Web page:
Ladder Diagram and Programming:Load: The load (LD) instruction isa normally open contact ll A Load (contact) symbolLoadBar: The LoadBar instruction is a normally closed contact. A LoadBar (normally closed contact) symbol
Out :The Out instruction is sometimes also called an Output Energize instruction. The output instruction is like a relay coil An OUT (coil) symbolOutBar: Th outbar instruction is like a normally closed relayO tB The tb i t ti i lik ll l d lcoil An OUTBar (normally closed coil) symbol
Programming a PLC :Programming a PLC : In order to create or change a program, the following items are needed: PLC Programming Device Programming Software Connector Cable
• You can use a personal computer as a programming device
Testing a program Once a program has been written it needs to be tested and debugged. One way this can be done is to simulate the field debugged One way this can be done is to simulate the field inputs with an input simulator, The program is first downloaded from the PC to the CPU. The selector switch is placed in the RUN position. The simulator switches are operated and the resulting indication is observed on the output
Examples of Ladder pdiagram(Example One):We can simulate this same circuitwith a ladder diagram:
Examples continued(Example two):•We are controlling lubricating oilbeing dispensed from a tank. Thisb i di df k Thiis possible by using two sensors.We put one near the bottom andone near the top as shown in the top,picture below•Here we want the fill motor to Here,pump lubricating oil into the tankuntil the high level sensor turnson. At that point we want to turn poff the motor until the level fallsbelow the low level sensor. Thenwe should turn on the fill motorand repeat the process.
Examples continued: Inputs Address Low level sensor 0000 High level Sensor 0001 Output Address Motor M t 0500 Internal Utility Relay 1000
Examples continued: Scan 1 Scan 2 Scan 3 Initially the tank is The internal After scan 2 the oil empty. Therefore, relay is level rises above input 0000 is TRUE turned on as the l l l th low level sensor and input 0001 is the water and it becomes also TRUE level rises. open. (i.e. FALSE)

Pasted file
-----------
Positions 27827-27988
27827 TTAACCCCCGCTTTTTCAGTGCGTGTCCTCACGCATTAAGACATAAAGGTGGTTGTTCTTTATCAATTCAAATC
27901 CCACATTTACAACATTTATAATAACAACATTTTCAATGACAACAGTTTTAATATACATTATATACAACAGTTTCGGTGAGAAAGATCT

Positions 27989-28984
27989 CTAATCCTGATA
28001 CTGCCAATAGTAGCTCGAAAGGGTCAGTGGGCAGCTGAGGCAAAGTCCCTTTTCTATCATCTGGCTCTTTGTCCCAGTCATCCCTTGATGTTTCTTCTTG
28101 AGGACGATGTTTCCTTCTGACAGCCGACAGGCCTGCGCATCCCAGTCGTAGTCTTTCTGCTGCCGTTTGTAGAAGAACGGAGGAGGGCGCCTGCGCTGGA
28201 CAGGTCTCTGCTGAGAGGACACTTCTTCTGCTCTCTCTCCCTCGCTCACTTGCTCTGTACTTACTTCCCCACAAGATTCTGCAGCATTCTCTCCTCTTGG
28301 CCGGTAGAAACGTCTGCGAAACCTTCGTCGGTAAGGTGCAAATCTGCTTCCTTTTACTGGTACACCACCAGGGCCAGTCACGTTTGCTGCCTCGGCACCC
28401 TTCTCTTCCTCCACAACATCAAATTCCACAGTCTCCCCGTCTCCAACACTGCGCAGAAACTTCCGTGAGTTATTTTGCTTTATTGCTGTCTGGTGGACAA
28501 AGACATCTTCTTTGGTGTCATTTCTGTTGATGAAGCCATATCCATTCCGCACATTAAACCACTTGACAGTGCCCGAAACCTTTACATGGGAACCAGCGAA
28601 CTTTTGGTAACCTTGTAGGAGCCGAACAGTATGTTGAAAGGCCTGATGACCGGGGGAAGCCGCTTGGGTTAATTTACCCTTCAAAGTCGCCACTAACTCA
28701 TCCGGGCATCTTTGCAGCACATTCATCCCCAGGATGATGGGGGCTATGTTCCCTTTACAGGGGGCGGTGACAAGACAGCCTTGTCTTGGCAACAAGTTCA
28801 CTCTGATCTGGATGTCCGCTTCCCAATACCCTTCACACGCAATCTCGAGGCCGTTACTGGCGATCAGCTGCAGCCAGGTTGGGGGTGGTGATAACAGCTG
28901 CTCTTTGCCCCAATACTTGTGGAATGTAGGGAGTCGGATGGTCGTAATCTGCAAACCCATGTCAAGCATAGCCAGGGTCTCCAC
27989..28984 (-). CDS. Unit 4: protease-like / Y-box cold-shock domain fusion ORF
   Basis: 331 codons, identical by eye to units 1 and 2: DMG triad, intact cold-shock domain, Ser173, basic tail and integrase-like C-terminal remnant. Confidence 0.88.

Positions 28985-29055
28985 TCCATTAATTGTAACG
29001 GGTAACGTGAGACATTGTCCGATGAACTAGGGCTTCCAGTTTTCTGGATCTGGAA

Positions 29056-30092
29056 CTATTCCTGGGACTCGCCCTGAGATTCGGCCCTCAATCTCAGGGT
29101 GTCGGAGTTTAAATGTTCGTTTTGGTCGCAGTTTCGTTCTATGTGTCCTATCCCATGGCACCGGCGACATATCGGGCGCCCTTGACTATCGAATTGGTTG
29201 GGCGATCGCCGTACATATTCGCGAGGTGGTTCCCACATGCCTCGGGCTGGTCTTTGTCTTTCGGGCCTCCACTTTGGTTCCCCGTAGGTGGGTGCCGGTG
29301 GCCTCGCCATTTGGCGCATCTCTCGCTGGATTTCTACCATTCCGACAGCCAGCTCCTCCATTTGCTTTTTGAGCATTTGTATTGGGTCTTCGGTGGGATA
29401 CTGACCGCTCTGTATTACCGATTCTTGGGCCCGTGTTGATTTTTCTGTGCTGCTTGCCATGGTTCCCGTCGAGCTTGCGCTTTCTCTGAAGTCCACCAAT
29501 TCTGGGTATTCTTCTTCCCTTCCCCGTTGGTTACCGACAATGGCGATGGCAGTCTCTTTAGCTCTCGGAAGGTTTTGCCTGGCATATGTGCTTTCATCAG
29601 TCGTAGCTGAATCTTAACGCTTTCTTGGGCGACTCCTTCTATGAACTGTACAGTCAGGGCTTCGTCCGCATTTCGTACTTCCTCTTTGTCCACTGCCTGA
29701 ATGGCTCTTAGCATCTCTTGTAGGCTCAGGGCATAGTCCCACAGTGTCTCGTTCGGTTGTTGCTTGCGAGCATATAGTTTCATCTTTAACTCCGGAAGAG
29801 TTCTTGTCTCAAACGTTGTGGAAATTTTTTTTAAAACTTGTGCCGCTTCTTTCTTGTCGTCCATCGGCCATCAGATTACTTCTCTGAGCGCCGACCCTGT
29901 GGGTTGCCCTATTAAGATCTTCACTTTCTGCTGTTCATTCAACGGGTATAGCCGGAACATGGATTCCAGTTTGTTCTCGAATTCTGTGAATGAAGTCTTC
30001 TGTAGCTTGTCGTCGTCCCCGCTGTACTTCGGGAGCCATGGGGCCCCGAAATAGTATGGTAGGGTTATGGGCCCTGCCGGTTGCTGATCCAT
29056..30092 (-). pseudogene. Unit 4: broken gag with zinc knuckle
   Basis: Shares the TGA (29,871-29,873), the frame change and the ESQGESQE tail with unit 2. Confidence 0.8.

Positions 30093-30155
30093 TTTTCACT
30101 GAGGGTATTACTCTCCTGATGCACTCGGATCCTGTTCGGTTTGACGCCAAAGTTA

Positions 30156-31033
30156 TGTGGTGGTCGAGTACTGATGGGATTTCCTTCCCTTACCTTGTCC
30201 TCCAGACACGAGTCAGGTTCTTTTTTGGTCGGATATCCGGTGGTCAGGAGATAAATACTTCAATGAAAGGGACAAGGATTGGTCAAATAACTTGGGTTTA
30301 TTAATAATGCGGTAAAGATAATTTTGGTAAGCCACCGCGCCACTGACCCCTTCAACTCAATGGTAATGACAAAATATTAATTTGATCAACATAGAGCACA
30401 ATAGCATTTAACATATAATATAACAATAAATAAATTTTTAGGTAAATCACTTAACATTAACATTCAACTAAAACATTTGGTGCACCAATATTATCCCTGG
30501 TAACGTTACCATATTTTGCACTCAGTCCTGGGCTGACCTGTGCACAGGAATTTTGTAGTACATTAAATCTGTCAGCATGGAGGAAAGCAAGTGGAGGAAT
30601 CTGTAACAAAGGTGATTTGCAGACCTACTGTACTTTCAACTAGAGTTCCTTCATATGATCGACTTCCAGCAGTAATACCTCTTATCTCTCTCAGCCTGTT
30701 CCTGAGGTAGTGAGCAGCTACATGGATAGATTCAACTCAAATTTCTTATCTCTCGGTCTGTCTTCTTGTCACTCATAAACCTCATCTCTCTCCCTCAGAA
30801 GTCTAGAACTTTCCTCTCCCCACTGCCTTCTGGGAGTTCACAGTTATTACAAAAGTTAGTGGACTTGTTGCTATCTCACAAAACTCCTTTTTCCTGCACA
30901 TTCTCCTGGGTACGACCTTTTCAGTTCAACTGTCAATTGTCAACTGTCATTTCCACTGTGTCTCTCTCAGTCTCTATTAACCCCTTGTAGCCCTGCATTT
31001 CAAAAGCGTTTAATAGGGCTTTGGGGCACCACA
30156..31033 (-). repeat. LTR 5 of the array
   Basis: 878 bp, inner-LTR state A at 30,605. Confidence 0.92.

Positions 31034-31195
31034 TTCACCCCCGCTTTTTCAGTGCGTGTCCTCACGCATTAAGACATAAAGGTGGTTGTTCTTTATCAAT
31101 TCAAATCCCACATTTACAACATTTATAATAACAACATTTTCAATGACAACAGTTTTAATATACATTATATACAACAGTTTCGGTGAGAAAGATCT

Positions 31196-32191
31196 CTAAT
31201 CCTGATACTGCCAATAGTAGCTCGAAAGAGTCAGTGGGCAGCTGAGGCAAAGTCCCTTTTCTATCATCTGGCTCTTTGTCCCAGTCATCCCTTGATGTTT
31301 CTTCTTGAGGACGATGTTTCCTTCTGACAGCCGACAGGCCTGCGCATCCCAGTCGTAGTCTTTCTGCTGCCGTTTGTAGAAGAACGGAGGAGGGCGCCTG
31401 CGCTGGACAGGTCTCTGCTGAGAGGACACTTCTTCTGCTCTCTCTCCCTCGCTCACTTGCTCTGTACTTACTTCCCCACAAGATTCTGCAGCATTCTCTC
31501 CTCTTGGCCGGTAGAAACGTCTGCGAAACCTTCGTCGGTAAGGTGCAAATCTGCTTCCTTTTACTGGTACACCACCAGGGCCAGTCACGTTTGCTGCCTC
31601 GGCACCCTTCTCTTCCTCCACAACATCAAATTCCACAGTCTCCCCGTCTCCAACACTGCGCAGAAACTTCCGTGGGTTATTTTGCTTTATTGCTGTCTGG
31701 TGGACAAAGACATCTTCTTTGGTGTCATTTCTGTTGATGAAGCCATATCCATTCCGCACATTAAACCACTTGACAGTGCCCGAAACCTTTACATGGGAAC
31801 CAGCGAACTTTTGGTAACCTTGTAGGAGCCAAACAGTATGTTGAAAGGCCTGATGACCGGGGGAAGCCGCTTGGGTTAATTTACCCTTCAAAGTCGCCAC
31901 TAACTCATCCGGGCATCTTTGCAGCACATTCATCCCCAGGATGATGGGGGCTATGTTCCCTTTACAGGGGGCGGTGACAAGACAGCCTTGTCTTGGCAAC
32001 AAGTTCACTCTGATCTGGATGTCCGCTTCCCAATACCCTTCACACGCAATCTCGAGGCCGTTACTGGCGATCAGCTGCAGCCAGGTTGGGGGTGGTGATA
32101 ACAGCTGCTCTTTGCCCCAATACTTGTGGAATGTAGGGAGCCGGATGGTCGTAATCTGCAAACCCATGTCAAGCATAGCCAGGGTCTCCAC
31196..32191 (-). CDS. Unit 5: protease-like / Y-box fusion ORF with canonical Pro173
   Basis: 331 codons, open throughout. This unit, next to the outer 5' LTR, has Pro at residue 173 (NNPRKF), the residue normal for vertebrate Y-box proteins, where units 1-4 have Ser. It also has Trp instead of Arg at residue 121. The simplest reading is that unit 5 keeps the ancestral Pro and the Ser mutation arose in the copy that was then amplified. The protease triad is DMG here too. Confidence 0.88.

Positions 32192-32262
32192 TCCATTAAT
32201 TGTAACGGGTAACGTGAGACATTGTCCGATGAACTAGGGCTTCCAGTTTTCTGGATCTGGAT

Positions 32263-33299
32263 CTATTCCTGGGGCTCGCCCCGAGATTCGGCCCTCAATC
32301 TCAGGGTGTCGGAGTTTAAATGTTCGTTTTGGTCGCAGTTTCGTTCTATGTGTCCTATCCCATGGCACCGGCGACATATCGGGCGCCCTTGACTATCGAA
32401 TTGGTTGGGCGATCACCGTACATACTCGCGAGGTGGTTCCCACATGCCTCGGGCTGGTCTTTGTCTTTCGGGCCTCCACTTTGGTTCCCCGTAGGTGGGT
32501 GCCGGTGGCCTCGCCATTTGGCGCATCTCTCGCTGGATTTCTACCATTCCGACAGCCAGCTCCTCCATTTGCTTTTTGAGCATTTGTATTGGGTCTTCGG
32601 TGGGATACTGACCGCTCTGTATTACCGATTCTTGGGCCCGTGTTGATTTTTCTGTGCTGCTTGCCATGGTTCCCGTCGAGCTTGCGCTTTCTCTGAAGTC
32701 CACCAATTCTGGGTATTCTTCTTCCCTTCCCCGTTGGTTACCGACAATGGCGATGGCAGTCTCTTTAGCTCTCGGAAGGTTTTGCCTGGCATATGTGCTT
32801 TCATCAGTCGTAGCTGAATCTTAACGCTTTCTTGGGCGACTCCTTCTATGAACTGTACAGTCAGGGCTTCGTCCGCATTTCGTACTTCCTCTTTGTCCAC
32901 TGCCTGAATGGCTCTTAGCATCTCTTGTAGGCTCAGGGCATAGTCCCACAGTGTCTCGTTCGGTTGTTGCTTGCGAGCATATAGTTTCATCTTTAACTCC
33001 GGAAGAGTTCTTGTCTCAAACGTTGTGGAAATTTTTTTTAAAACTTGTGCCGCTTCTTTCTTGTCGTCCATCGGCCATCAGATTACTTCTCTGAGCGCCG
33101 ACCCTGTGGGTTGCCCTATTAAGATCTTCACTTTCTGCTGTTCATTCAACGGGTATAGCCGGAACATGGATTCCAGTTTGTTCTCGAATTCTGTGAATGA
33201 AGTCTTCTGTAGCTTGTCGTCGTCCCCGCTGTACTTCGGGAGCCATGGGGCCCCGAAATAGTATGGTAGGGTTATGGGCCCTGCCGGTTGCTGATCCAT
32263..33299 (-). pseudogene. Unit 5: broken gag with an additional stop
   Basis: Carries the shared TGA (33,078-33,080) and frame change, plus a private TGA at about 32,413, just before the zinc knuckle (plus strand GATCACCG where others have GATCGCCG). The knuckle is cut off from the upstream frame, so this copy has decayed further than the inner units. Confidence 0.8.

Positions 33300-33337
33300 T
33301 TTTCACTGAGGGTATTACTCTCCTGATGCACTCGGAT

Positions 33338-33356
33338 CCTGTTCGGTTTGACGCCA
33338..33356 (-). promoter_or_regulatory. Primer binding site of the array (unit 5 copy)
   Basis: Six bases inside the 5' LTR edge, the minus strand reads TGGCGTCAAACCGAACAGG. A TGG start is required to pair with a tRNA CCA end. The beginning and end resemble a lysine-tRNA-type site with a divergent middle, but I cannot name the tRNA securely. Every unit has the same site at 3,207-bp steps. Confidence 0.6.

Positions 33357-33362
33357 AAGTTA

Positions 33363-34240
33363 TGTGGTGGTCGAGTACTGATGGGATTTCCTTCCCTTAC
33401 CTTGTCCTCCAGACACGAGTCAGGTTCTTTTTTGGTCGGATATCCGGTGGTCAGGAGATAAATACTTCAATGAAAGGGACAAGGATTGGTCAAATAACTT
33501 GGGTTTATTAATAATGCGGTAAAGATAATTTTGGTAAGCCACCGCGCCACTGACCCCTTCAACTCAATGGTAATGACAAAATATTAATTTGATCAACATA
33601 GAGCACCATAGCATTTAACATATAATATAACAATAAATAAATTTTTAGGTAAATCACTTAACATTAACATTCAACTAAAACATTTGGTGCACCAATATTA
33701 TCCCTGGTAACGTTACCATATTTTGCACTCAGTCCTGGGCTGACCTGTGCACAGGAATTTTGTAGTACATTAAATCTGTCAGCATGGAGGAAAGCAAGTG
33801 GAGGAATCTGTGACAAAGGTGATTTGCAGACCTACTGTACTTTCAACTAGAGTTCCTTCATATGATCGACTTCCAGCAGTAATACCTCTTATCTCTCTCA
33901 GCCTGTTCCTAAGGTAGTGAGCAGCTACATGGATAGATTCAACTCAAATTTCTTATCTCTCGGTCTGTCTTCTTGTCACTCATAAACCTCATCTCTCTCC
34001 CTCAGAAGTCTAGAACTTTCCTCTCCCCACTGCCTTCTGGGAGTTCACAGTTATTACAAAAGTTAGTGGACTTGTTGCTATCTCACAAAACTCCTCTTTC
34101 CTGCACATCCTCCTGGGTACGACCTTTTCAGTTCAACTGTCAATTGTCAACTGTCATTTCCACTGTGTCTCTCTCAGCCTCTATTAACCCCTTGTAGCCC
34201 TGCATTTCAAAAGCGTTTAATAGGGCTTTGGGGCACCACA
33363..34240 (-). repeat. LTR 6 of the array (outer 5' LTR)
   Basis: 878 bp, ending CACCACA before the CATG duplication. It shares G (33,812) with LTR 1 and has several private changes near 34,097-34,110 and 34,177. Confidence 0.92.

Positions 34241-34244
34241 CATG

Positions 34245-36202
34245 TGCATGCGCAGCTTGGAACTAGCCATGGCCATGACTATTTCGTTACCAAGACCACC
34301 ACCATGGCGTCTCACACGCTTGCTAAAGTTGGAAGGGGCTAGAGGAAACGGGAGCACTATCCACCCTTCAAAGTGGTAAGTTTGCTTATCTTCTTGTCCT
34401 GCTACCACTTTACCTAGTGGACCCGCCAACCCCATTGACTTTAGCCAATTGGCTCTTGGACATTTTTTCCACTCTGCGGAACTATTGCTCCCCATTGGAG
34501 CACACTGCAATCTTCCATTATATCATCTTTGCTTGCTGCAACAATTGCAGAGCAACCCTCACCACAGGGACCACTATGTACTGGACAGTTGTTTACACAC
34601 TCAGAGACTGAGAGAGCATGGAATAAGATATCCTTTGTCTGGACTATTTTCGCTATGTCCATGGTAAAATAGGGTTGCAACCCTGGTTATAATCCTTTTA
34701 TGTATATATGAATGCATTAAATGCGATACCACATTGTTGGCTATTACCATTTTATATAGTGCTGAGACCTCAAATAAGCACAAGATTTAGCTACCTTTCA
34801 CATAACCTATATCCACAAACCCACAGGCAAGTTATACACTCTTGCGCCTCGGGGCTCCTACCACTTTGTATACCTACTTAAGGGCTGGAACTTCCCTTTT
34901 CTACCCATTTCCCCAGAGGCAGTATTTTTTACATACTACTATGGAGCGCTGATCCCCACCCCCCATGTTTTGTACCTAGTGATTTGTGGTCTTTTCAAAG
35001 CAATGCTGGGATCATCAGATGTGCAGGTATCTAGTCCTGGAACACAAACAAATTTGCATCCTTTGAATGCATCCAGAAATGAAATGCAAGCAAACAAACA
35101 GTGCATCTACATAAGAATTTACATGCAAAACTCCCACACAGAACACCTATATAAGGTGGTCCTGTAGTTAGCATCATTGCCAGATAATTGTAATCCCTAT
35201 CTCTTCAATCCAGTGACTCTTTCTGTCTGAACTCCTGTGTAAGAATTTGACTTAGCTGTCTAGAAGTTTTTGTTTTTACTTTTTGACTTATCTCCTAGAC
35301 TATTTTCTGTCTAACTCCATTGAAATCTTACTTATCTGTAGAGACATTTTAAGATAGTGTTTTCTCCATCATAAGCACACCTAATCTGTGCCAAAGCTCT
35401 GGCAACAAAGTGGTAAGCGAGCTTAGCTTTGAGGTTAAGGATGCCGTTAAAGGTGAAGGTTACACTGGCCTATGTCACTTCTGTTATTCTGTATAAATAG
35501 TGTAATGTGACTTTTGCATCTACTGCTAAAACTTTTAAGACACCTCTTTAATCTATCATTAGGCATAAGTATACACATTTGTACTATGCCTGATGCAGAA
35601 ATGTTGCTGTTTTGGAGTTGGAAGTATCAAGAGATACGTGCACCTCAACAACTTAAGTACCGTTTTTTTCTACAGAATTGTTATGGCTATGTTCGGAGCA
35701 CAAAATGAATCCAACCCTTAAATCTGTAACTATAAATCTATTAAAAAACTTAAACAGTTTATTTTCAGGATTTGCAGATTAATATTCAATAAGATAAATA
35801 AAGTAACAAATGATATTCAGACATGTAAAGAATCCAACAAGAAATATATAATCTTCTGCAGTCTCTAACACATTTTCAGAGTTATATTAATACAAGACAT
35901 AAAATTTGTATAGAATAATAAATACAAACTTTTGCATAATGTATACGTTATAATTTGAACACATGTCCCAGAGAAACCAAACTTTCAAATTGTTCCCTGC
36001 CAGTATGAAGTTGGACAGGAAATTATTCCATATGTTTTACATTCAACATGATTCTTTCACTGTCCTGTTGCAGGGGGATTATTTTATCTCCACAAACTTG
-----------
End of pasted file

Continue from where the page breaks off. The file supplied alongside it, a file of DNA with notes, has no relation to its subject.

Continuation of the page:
Examples continued: Scan 5 Scan 6 Scan 4After scan 4 the oil Since there is no more After scan 6 the oillevel rises above the true logic path, output path level falls belowhigh level sensor at it 500 is no longer the high levelalso becomes open (i.e. energized (true) and sensor and it willfalse) ) therefore the motor become true again. g turns off.
Ladder diagram withLatching(Example three)Regular output coils are of course an essential part of our programs but wemust remember that they are only TRUE when ALL INSTRUCTIONSbefore them on the rung are also TRUE.Please think back about the lunch bellexample. We wouldve had to keepppressing the button for as long as we g gwanted the bell to sound. (A momentaryswitch) The latching instructions let us usemomentary switches and program the plcso that when we push one the output turnson and when we push another the outputturns off.
Example Continued Here we are using 2 momentary push button switches. One is physically connected to input 0000 while the other is physically connected to input 0001. When the operator pushes switch 0000 the h h instruction "set 0500" will become true and output 0500 physically turns on. Even after the operator stops pushing the switch, the output (0500) will remain on. It is latched on. The only way to turn off output 0500 is turn on input 0001. This 0001 will cause the instruction "res 0500" to become true thereby unlatching or resetting output 0500. g p
Example of Ladder diagramwith Counter(Example Four) A counter is a simple device intended to do one simple thing ,count.To use them we must know 3 things:1. Where the pulses that we want to count are coming from. Typically this is from one of the inputs p2. How many pulses we want to count before we react.3. When/how we will reset the counter so it can count again.